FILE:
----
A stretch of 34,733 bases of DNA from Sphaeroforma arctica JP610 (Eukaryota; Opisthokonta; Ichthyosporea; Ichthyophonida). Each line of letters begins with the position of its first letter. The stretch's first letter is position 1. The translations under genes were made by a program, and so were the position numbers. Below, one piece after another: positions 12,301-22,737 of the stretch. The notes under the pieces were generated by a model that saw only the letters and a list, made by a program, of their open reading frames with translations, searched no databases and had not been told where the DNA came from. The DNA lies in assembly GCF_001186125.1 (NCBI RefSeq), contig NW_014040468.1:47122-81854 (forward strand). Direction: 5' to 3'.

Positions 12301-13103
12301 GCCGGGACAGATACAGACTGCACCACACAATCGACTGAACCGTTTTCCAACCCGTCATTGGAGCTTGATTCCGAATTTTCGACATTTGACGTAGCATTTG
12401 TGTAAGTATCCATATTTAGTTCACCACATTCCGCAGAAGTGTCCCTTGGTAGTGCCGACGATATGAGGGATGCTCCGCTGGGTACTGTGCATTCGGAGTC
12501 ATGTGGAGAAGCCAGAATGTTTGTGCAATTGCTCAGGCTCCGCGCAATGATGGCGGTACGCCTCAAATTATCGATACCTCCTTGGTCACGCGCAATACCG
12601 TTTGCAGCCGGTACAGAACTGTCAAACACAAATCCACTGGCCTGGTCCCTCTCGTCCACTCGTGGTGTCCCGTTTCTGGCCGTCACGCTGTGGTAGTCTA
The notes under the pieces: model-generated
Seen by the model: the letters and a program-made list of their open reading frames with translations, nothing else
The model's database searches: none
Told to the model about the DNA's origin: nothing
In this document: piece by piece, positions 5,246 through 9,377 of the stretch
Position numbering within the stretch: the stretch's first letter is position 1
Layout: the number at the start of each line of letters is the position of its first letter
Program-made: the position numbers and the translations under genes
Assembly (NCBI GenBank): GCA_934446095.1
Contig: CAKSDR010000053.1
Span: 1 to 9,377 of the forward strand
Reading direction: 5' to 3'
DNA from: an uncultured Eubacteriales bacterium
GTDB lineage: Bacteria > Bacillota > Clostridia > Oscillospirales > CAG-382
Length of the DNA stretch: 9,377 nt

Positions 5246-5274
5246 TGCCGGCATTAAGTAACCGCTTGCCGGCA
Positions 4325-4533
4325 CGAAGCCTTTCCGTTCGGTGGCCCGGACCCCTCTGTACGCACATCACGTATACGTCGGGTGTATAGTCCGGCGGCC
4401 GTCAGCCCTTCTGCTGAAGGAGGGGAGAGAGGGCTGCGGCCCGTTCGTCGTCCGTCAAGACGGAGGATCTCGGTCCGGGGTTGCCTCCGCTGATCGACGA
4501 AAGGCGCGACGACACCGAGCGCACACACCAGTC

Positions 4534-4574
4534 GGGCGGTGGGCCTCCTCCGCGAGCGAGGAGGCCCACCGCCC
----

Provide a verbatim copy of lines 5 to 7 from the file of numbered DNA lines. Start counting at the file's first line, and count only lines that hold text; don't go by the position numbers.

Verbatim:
12501 ATGTGGAGAAGCCAGAATGTTTGTGCAATTGCTCAGGCTCCGCGCAATGATGGCGGTACGCCTCAAATTATCGATACCTCCTTGGTCACGCGCAATACCG
12601 TTTGCAGCCGGTACAGAACTGTCAAACACAAATCCACTGGCCTGGTCCCTCTCGTCCACTCGTGGTGTCCCGTTTCTGGCCGTCACGCTGTGGTAGTCTA
The notes under the pieces: model-generated